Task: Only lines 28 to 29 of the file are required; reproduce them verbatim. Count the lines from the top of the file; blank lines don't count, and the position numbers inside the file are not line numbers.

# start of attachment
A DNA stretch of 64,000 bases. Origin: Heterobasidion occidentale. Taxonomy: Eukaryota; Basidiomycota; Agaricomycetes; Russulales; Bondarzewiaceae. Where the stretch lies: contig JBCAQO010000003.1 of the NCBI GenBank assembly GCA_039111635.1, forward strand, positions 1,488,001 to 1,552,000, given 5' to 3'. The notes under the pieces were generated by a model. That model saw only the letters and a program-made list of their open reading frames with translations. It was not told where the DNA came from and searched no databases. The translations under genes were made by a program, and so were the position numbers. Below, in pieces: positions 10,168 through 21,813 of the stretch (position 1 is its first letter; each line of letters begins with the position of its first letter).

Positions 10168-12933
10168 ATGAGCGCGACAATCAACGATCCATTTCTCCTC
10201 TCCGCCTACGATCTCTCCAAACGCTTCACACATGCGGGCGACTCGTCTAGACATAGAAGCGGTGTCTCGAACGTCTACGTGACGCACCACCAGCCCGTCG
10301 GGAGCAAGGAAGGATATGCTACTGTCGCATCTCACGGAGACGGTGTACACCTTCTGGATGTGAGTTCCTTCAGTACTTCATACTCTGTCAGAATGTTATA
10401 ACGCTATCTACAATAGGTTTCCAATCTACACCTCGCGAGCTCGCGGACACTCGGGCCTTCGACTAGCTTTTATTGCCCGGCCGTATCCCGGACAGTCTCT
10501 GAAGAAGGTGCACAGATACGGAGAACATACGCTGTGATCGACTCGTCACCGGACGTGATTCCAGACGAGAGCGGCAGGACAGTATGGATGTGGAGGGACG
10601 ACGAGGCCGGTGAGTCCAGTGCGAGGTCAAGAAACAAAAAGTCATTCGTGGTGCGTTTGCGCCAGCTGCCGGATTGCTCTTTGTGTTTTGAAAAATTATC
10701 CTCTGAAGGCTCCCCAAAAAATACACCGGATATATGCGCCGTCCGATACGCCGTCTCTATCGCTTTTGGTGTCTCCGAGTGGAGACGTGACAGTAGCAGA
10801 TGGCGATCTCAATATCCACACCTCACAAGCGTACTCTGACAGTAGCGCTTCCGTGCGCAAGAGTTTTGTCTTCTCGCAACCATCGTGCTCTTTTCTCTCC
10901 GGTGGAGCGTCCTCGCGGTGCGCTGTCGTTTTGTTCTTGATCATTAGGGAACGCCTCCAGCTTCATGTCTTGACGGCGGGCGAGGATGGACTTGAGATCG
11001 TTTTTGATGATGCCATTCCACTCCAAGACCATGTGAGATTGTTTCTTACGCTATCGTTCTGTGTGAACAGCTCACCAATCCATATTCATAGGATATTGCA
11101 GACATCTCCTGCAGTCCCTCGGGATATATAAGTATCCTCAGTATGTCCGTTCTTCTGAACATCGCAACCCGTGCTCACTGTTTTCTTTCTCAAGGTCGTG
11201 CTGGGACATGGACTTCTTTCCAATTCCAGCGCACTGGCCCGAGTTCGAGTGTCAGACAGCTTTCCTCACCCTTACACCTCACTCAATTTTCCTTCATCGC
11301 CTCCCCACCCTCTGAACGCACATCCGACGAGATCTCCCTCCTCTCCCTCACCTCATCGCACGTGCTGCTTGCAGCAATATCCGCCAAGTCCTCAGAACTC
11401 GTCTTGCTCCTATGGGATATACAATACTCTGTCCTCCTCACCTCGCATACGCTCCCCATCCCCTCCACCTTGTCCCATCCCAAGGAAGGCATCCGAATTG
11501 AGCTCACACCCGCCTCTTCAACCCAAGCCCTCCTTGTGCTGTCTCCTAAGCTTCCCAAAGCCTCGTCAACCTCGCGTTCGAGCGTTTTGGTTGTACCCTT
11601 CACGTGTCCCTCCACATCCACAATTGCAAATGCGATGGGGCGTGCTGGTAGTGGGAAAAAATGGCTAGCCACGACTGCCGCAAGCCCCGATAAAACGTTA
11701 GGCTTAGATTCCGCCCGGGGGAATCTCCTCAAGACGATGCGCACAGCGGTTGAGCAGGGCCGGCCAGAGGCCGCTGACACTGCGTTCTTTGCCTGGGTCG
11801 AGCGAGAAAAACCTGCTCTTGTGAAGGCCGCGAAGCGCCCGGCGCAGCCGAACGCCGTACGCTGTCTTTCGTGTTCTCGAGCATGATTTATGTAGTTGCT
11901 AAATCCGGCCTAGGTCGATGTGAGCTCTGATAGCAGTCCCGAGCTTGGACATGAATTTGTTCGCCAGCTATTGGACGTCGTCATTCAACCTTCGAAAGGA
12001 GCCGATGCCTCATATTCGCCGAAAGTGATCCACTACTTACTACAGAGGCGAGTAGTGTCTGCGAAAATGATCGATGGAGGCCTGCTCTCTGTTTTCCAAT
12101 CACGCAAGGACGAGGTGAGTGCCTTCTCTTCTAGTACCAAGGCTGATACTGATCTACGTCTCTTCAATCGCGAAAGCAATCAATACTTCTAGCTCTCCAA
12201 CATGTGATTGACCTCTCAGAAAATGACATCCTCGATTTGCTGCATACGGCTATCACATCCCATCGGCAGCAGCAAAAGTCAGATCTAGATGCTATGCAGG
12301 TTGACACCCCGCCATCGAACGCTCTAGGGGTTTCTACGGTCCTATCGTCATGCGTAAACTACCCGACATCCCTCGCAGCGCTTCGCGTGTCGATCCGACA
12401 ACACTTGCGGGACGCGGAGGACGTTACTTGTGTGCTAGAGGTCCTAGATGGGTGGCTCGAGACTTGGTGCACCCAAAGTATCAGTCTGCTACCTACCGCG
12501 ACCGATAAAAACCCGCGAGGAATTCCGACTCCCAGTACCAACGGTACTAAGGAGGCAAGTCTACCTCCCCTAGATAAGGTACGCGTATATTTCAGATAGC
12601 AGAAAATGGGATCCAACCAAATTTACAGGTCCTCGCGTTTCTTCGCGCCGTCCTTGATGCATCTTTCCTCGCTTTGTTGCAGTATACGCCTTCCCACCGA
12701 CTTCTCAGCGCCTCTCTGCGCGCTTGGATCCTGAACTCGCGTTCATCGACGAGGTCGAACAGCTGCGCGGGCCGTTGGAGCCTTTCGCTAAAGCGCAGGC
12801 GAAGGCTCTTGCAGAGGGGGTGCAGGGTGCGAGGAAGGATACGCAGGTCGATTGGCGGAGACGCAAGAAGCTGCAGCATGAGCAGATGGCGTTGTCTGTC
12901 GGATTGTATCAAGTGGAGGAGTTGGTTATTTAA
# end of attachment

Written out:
12601 AGAAAATGGGATCCAACCAAATTTACAGGTCCTCGCGTTTCTTCGCGCCGTCCTTGATGCATCTTTCCTCGCTTTGTTGCAGTATACGCCTTCCCACCGA
12701 CTTCTCAGCGCCTCTCTGCGCGCTTGGATCCTGAACTCGCGTTCATCGACGAGGTCGAACAGCTGCGCGGGCCGTTGGAGCCTTTCGCTAAAGCGCAGGC